Nevertheless, student applicants are being asked to take out private medical insurance policies and are being refused if they fail to supply the correct cover.

What is the correct insurance cover?

One insurance company manager told Immigration Matters that he has been trying to get clarification on the exact requirements from the UK Border Agency for several weeks.

Active Quote offers an easy to use online quotation and application system, but also has telephone support from advisers who are on hand to answer questions.

To obtain a quotation for Comprehensive Sickness Insurance visit the Active Quote website 

See article:

 

UK Border Agency launch new website

The newly revised UK Border Agency website has a better look and feel and navigation seems faster, but previously published links to specific pages of the site may no longer exist.

For instance, the link for European Workers is now:

http://www.ukba.homeoffice.gov.uk/eucitizens/bulgaria-romania/work-permits/applying/

The link for ‘Bulgarian and Romanian nationals‘ is:

http://www.ukba.homeoffice.gov.uk/eucitizens/bulgaria-romania/work-permits/

The UK Border Agency and Home Office website contains a vast amount of information which can be difficult to wade your way through the guidance and Immigration Rules.

The navigation section for European workers from Bulgaria and Romania also appears to have been simplified although finding specific information is still a challenge.

Confusion remains over the need for Bulgarians and Romanians applying for BR1 Yellow Cards as students to take out Comprehensive Sickness Insurance cover. 

The BR1 Form in Section 9 states:

‘If sections 4 (Students) and 5 (Self-sufficient) have been completed: evidence of ‘Comprehensive Sickness Insurance’ cover in the UK and funds to show you are economically self-sufficient, e.g. a bank statement.’

In other words, the paragraph means you need comprehensive sickness insurance only if you are applying under both ‘student’ and ‘self sufficient’ sections.

Nevertheless, student applicants are being asked to take out private medical insurance policies and are being refused if they fail to supply the correct cover.

What is the correct insurance cover?

One insurance company manager told Immigration Matters that he has been trying to get clarification on the exact requirements from the UK Border Agency for several weeks.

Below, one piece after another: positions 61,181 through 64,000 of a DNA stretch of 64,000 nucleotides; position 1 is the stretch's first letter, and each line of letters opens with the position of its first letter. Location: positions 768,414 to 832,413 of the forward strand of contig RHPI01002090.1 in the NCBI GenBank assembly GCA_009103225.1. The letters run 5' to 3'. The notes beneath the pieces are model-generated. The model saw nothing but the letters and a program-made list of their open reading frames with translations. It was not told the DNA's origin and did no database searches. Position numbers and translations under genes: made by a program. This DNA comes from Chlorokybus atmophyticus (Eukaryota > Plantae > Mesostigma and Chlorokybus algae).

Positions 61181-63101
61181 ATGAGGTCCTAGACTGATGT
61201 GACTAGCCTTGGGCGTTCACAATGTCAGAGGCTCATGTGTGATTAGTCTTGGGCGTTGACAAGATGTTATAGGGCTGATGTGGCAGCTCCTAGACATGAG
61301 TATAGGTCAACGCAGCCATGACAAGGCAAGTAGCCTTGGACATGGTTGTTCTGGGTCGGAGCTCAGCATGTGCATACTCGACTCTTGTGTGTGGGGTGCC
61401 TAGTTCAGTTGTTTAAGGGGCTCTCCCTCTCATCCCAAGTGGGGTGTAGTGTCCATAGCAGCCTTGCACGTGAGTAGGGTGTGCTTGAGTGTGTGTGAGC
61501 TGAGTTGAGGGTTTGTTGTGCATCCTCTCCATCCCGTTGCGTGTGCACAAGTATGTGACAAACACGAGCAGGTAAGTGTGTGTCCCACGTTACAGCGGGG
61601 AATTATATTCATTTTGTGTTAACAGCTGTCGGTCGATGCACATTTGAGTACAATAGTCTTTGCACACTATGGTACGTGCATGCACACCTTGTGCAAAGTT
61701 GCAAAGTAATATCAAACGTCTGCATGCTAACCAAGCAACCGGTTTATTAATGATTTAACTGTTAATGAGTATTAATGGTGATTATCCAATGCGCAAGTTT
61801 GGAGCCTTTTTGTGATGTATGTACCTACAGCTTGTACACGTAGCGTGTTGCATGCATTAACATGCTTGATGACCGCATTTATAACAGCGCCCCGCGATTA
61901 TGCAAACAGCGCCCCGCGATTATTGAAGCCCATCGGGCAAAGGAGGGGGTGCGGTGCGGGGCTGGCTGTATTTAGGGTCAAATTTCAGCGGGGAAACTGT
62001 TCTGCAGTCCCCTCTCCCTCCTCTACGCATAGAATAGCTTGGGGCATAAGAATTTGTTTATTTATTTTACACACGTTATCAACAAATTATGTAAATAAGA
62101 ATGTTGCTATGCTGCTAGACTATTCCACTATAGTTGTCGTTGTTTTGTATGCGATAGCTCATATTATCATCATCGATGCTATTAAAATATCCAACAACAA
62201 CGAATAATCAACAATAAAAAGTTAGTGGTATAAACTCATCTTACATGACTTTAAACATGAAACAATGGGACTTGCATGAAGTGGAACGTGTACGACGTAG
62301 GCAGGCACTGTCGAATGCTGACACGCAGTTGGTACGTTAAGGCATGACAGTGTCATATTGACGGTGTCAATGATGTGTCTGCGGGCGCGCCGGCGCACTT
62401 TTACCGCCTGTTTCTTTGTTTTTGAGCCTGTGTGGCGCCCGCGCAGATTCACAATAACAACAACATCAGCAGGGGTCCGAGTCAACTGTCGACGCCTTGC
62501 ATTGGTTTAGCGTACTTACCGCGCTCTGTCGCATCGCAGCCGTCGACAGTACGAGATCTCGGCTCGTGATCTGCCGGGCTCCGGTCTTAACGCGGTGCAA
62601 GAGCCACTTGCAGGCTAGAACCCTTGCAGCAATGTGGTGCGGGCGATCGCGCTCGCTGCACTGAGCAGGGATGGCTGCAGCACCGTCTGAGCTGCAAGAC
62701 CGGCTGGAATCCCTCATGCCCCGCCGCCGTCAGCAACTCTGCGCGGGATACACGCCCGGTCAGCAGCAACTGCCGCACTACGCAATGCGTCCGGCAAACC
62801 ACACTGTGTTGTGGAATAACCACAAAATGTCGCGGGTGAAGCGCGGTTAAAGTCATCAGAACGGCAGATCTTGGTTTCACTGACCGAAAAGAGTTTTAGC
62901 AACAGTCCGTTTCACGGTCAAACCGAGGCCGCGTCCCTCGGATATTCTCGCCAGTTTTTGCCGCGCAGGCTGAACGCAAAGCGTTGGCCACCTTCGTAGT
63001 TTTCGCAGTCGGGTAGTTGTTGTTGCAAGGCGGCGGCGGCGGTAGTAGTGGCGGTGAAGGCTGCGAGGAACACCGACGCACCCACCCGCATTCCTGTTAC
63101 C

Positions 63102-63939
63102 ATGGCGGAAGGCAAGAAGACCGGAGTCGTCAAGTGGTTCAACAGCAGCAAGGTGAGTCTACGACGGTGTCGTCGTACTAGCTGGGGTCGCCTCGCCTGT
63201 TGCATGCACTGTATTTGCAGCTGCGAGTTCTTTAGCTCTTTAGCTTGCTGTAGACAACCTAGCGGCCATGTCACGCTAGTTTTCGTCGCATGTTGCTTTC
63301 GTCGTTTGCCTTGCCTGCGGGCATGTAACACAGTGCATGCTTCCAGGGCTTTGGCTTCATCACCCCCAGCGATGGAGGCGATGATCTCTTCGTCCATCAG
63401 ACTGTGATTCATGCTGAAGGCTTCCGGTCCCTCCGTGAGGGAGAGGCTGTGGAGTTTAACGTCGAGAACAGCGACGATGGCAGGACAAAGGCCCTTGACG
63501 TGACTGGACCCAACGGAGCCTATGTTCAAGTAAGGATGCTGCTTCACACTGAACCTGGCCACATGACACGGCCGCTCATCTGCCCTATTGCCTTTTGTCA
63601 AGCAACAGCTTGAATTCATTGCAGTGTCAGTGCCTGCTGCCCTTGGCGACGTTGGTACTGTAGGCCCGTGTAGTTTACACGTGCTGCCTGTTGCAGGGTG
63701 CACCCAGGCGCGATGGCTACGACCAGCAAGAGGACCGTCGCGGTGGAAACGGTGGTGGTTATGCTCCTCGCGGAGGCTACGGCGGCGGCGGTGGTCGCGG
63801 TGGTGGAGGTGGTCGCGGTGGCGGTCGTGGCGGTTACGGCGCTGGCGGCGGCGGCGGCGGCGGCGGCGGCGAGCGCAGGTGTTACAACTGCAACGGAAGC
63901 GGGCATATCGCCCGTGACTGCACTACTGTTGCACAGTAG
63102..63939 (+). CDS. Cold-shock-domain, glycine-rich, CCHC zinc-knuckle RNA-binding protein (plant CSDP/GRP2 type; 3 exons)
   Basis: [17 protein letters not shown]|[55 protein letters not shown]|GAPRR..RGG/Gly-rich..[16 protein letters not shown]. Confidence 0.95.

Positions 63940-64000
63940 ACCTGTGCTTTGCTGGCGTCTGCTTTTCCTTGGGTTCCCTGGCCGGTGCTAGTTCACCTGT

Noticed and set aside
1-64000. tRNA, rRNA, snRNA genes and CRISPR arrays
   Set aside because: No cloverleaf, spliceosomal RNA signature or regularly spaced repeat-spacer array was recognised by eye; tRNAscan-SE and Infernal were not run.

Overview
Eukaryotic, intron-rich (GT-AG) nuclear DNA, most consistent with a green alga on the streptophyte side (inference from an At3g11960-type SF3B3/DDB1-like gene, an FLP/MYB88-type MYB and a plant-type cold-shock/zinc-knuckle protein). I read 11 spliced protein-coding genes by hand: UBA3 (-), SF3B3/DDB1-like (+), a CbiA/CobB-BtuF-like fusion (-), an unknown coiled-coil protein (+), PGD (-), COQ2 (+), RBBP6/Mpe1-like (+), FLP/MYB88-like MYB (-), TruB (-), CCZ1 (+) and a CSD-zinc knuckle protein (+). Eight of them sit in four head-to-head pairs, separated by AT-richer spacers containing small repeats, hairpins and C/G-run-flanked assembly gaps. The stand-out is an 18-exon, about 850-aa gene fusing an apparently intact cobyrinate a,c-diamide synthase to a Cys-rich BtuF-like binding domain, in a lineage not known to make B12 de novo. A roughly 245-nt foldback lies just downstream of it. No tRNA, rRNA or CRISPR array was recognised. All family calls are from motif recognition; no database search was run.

Active Quote offers an easy to use online quotation and application system, but also has telephone support from advisers who are on hand to answer questions.

To obtain a quotation for Comprehensive Sickness Insurance visit the Active Quote website

See also:

HOW TO FIND APPLICATION FORMS FOR A ‘YELLOW’ OR ‘BLUE’ CARD REGISTRATION CERTIFICATE ON THE UK BORDER AGENCY WEBSITE

New Tier 4 Student Visa rules implemented 21 April 2011, but will students applying to private colleges be allowed to work?

Post Study Work Visa to be abolished April 2012 as part of student visa clampdown

Tier 2 Working visa reforms announced by UK Border Agency

UK Border Agency responds to the Chief Inspector’s report

Immigration News Weekly Round up 15 May 2011

British MPs want forced marriages criminalised

Immigration Minister Damian Green answers your questions on YouTube

Rules for European workers in the UK
Immigration Rules for Bulgarian and Romanian nationals

If you need any immigration advice or help with Sponsorship or Work Permits, Visa, ILR/Settlement, Citizenship, dependant visa or an appeal against a refusal please email: 

info@immigrationmatters.co.uk or visit www.immigrationmatters.co.uk

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3 Responses to “More ‘radical’ reforms under way, says Immigration Minister”
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  1. […] radical changes to drive the numbers down and we will shortly be consulting on a range of new measures.” Source: The […]

  2. […] week UK Immigration Minister Damian Green promised more radical reforms to the immigration system, but like the French and Germans Britain has signed up to the EU expansion […]

  3. […] Earlier this week Immigration Minister Damian Green said the government will be introducing more radical reforms to the immigration system. […]